Emotional influences on fertility behaviors are an understudied topic that may offer a clear explanation of why many couples choose to have children even when childbearing is not economically rational. With setting-specific measures of the husband-wife emotional bond appropriate for large-scale population research matched with data from a long-term panel study, we have the empirical tools to provide a test of the influence of emotional factors on contraceptive use to limit fertility. This article presents those tests. We use long-term, multilevel community and family panel data to demonstrate that the variance in levels of husband-wife emotional bond is significantly associated with their subsequent use of contraception to avert births. We discuss the wide-ranging implications of this intriguing new result.
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Man is a Nepali word that represents both the heart and mind; it does not directly translate into English.
Individuals who moved out of the study area were tracked and interviewed throughout this period.
In supplementary models, we limited the analytic sample to married women who had never used contraception at the time of the survey. The results were consistent with those produced in the analyses shown here, confirming that prior contraceptive use is not what is driving both the strength of the couple’s emotional bond and their subsequent uptake of contraception.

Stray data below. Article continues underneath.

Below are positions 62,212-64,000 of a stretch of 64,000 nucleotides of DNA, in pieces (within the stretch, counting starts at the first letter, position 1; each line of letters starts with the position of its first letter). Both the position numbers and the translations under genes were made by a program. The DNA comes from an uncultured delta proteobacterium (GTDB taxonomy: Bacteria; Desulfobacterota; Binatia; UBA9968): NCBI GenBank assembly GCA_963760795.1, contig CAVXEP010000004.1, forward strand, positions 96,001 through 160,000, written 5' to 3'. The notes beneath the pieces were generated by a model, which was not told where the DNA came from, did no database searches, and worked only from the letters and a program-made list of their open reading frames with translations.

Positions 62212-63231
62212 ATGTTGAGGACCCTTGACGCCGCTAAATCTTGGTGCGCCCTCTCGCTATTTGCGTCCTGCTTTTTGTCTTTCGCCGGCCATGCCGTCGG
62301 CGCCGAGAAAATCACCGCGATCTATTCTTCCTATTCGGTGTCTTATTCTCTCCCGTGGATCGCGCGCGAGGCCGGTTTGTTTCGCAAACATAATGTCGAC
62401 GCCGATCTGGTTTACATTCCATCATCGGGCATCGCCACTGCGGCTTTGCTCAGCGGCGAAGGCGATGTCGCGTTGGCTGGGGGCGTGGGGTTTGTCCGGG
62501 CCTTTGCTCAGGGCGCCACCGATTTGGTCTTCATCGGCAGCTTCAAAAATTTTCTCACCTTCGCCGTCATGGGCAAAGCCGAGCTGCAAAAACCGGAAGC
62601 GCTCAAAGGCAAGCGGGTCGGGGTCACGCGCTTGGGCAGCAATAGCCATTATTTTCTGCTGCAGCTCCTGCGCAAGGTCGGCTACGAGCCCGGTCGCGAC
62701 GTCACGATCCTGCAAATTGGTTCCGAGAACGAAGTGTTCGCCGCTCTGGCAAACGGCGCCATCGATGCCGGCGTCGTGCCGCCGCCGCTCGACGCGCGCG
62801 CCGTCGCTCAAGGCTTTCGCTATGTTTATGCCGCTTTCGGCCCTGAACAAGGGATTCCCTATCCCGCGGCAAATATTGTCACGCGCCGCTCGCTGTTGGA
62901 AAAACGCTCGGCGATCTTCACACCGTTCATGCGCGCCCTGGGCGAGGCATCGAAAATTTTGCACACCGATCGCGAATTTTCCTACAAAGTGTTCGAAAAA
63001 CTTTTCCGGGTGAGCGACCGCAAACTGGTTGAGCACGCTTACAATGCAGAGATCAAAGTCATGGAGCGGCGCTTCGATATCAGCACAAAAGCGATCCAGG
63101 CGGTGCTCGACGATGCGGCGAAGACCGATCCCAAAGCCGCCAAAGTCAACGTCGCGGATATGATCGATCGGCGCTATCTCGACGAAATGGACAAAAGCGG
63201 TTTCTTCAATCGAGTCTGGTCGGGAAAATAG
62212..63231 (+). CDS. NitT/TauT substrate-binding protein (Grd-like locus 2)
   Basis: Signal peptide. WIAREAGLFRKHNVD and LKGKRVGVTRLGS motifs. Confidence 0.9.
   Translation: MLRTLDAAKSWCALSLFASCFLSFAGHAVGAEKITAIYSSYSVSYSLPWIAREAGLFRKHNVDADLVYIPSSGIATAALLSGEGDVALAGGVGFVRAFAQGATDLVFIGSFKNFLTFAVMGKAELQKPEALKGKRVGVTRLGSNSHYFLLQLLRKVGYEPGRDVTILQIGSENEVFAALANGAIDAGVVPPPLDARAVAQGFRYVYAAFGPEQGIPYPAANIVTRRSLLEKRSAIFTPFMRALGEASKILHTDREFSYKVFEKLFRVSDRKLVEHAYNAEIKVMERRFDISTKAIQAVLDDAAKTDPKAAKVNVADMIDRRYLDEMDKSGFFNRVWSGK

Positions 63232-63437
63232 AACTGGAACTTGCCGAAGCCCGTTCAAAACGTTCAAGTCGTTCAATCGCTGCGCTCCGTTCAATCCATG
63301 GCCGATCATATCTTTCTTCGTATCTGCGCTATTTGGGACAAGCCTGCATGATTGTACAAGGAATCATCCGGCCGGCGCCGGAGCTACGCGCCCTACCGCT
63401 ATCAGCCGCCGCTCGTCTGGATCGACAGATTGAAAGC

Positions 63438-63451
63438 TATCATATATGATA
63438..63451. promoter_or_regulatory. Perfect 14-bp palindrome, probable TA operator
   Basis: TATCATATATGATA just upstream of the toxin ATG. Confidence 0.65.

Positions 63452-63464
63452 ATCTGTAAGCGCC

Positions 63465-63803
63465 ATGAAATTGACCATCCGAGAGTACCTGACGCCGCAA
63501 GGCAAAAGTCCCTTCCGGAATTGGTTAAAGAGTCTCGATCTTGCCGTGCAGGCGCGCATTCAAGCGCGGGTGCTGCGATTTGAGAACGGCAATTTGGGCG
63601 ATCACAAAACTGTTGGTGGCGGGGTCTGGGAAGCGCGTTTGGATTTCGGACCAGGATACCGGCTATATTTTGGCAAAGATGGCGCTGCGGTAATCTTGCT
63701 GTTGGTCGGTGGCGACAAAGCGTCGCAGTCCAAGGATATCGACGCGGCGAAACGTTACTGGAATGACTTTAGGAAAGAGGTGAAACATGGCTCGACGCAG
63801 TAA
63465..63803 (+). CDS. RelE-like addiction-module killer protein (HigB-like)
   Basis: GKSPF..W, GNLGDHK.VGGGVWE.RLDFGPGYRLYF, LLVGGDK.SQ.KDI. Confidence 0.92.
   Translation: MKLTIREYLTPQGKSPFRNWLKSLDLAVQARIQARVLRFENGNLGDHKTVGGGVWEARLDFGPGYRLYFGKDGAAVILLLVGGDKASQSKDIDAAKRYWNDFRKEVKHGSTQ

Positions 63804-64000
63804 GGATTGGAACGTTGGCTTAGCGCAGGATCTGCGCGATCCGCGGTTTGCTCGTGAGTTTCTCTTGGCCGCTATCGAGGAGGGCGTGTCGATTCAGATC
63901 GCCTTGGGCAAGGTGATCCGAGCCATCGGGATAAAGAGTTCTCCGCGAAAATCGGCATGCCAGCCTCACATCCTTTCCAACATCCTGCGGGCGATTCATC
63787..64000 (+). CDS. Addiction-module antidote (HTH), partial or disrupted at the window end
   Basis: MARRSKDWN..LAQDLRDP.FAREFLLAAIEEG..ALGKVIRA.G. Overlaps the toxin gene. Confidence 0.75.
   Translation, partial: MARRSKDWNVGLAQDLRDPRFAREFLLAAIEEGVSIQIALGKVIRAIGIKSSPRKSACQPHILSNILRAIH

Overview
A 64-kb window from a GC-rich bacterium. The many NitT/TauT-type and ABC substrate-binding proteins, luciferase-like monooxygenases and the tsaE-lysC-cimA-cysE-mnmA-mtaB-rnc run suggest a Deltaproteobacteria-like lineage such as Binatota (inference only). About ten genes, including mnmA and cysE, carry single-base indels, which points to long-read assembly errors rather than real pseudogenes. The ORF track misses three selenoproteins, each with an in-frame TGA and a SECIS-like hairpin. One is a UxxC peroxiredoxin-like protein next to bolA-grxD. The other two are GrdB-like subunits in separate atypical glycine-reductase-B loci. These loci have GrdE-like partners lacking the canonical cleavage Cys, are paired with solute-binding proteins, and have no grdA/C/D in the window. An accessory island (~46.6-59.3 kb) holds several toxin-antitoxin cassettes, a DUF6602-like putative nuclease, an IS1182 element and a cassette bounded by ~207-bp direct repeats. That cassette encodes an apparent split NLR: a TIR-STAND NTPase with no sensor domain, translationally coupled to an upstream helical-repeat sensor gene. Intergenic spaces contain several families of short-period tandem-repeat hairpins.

Although it may appear that the discrete-time method of creating multiple person-months for each individual inflates the sample size resulting in artificially deflated standard errors, this is not the case (Allison 1982, 1984; Petersen 1986, 1991). In fact, the estimated standard errors are consistent estimators of the true standard errors (Allison 1982:82).
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This research was jointly supported by the National Institute of Child Health and Human Development (R01HD32912 and R03HD055976) and the Fogarty International Center (5D43TW000657). The authors thank Cathy Sun for assistance with data management and analyses, the research staff at the Institute for Social and Environmental Research in Nepal for collecting the data reported here, and the CVFS respondents who continuously welcome us into their homes and share their invaluable experiences, opinions, and thoughts. All errors and omissions remain the responsibility of the authors. Conflict of interest: Dr. Ghimire is also the Director of the Institute for Social and Environmental Research in Nepal (ISER-N) that collected the data for the research reported here. Dr. Ghimire’s conflict of interest management plan is approved and monitored by the Regents of the University of Michigan.
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Axinn, W.G., Ghimire, D.J. & Smith-Greenaway, E. Emotional Variation and Fertility Behavior. Demography 54, 437–458 (2017). https://doi.org/10.1007/s13524-017-0555-5
- Fertility limitation
- Spousal emotions
- Contraceptive use
- Family change